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Monday, November 24, 2008

Countdown to Thanksgiving - 3 Days Left!

Today I'm going to pass on some sad facts about the way turkeys are raised and consumed in our society. Most of this information comes from Farm Sanctuary.

Life on a factory farm is miserable for turkeys. Crowded inside dark, filthy warehouses by the thousands, commercially bred turkeys are treated like unfeeling commodities and denied the very basics of a natural life.

They are bred to reach a crippling weight at an unnaturally fast rate. They are de-beaked and de-toed without anesthetic*, which places them at risk for disease and infection. They are plagued by constant stress and physical debilitation. Selectively bred to grow abnormally large breasts, they can no longer reproduce naturally, meaning that all commercial turkeys are bred through aritificial insemination. (How would you like to have the job of stimulating male turkeys and collecting their semen? Fun stuff.) These sentient creatures suffer immensely before being sent to the slaughterhouse at just 14-18 weeks of age.

* Cutting off the tips of beaks (and obviously toes) is nothing like trimming a fingernail. Turkeys and other birds have nerve endings in their beaks and toes, and these cruel procedures cause severe pain.

Between 250 and 300 million turkeys are raised for slaughter in the United States every year - more than 45 million for Thanksgiving alone.

For the tiny percentage of factory farmed turkeys lucky enough to find refuge at a sanctuary, life still holds many challenges. Because they have been bred to put on so much weight so quickly, it's important for sanctuaries to manage the turkeys' weight carefully. Commercial breeders only intend for these birds to live for a couple of months; when they are allowed to live longer, they tend to grow unnaturally large with disproportionately big breasts. Foot and leg problems are common due to the excess weight on their skeletal structures as well as the common factory farm practice of de-toeing. De-beaking is also the norm, which poses problems for many turkeys at feeding time. Their mutilated beaks make it difficult for them to eat normally and without pain.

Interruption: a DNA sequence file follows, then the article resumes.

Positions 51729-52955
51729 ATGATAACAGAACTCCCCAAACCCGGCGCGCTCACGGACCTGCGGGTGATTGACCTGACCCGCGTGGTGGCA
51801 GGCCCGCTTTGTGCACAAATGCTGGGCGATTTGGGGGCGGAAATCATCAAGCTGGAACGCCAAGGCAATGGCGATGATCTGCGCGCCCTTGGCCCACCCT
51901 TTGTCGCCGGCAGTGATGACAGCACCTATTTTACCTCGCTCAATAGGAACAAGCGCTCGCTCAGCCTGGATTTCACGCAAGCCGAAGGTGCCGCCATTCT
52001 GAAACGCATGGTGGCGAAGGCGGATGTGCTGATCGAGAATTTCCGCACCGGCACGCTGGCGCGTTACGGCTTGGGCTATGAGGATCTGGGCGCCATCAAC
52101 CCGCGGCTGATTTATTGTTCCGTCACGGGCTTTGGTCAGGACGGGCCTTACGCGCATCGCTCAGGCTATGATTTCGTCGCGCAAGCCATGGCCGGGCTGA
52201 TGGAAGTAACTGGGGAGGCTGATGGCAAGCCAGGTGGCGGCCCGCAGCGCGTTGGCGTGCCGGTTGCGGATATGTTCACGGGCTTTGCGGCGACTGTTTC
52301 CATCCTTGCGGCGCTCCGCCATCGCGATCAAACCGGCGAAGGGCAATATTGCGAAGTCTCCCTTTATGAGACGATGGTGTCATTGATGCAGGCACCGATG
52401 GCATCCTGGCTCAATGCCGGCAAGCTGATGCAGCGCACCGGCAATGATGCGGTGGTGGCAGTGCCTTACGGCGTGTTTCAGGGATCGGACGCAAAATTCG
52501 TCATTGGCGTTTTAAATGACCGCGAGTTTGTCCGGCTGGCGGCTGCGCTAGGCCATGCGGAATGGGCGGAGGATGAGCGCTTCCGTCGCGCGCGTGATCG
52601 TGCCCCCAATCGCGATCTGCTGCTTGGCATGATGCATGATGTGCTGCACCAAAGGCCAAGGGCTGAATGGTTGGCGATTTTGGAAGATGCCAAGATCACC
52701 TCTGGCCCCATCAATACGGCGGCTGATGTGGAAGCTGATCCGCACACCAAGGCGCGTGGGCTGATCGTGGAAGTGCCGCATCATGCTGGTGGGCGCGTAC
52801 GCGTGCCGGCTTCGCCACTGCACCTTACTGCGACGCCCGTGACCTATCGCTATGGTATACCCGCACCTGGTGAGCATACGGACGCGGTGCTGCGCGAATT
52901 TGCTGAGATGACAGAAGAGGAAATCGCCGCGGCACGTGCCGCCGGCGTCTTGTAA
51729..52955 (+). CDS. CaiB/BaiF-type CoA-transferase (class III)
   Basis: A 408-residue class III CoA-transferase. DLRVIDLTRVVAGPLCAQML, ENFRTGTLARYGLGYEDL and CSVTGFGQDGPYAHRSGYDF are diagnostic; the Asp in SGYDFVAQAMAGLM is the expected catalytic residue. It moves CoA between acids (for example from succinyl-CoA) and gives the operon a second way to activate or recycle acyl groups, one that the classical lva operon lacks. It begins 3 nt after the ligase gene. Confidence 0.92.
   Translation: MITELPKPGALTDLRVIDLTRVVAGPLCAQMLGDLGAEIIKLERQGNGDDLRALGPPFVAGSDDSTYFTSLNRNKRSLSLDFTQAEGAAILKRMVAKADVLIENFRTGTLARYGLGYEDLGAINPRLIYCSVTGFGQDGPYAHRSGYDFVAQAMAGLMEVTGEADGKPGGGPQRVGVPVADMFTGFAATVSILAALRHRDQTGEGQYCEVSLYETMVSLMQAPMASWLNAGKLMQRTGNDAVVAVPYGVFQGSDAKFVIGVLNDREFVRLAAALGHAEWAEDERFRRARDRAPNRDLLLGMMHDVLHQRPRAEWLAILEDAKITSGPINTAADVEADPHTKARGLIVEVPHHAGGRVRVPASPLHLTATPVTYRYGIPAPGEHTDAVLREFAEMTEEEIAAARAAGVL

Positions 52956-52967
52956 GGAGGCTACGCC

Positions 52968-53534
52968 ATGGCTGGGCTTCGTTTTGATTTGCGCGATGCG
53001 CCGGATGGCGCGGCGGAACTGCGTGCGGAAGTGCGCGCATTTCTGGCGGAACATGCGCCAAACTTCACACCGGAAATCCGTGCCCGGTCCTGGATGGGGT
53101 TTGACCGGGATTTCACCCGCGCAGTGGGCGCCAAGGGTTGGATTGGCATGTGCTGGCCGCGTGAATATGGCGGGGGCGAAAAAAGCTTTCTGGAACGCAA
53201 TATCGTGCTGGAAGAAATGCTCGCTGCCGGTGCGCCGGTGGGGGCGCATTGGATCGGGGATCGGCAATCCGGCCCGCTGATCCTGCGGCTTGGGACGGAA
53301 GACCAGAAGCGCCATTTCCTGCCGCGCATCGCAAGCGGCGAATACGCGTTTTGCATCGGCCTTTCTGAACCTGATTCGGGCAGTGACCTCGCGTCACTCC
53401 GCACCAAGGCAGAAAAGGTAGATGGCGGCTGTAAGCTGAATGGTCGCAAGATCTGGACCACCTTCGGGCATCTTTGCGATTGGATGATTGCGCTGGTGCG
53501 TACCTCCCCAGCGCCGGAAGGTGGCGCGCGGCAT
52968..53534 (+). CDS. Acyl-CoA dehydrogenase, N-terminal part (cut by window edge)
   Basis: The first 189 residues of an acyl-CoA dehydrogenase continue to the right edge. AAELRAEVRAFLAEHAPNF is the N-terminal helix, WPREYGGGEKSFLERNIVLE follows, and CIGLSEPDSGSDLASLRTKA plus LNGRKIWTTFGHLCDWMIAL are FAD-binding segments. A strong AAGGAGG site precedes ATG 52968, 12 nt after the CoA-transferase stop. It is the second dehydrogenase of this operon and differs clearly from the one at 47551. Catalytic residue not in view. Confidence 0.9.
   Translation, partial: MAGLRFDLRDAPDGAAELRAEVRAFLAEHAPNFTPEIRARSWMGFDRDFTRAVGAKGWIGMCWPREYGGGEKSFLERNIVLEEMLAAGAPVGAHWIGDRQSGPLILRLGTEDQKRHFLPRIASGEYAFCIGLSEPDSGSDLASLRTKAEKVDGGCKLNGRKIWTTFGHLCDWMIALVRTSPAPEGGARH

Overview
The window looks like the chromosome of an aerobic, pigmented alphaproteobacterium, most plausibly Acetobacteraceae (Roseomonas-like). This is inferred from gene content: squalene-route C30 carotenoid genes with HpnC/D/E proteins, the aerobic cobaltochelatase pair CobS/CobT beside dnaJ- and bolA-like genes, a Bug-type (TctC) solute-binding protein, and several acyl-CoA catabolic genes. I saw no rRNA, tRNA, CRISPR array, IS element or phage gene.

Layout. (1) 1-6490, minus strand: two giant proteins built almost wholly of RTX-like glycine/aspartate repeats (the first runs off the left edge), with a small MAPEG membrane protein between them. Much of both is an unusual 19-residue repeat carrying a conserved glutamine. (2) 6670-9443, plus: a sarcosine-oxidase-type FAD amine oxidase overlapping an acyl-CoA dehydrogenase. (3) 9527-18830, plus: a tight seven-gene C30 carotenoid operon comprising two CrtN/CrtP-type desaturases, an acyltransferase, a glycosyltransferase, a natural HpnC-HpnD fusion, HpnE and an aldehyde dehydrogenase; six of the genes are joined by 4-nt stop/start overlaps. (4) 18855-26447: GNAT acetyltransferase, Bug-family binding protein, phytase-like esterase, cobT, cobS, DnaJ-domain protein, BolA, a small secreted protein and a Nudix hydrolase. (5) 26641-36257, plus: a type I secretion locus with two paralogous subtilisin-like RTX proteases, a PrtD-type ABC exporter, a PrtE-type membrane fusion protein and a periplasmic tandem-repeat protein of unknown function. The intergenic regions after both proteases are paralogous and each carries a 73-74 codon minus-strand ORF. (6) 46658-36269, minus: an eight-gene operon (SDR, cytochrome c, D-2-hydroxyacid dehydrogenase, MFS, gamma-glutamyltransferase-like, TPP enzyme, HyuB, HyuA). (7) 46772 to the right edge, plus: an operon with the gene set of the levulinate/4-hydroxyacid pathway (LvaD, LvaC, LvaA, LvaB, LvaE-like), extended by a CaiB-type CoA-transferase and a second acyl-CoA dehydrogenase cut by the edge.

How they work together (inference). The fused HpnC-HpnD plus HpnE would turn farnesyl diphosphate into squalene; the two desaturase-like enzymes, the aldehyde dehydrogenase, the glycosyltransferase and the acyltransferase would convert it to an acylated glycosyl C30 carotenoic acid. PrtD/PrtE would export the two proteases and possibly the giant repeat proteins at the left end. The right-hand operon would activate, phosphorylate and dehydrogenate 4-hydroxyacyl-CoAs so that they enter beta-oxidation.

If you're reading all of this and thinking to yourself, 'Thank goodness none of this applies to me - I buy only free-range, organic meat products!' - well, I hate to burst your bubble, but you're just plain wrong. Out of increasing awareness and public concern about animal suffering, some consumers are turning toward so-called 'free-range,' 'organic,' or 'natural' turkey this holiday season. Unfortunately, although their hearts may be in the right place these labels are deceptive and do not equal humane. Thanksgiving shoppers buying these alternative turkeys have no way of knowing just how 'natural' a life these birds actually led before being slaughtered and labels such as 'free-range' and 'organic' are notoriously poorly monitored and enforced. All turkeys, whether conventional or 'free-range', are subjected to inhumane treatment, and ultimately their lives are ended painfully and prematurely.

I don't know about you, but I don't see how participation in any aspect of this dispicable industry can in good conscience be incorporated into a celebration purported to celebrate thankfulness and friendship.

If you'd like to learn more about factory farming, please check out

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